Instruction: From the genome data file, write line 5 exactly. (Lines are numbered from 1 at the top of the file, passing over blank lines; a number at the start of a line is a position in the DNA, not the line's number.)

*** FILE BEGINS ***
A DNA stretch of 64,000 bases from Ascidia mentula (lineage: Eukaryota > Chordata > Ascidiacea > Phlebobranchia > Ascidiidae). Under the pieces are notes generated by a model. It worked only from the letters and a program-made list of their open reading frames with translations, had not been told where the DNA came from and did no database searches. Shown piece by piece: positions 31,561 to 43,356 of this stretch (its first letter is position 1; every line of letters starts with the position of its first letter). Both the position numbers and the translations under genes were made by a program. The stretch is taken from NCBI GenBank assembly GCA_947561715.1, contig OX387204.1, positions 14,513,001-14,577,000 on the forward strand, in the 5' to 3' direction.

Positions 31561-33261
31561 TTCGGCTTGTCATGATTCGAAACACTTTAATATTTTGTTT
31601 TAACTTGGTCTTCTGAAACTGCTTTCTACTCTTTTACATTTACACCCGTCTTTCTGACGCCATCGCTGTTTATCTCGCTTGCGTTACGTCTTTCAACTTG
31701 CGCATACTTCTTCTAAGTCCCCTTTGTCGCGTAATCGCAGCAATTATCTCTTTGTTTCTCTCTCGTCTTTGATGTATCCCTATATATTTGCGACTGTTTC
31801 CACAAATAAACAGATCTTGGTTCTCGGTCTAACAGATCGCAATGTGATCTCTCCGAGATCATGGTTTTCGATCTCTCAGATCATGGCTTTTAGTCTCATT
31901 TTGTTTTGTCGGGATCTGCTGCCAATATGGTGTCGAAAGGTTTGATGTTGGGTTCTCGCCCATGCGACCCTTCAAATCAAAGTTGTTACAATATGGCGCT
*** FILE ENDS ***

31701 CGCATACTTCTTCTAAGTCCCCTTTGTCGCGTAATCGCAGCAATTATCTCTTTGTTTCTCTCTCGTCTTTGATGTATCCCTATATATTTGCGACTGTTTC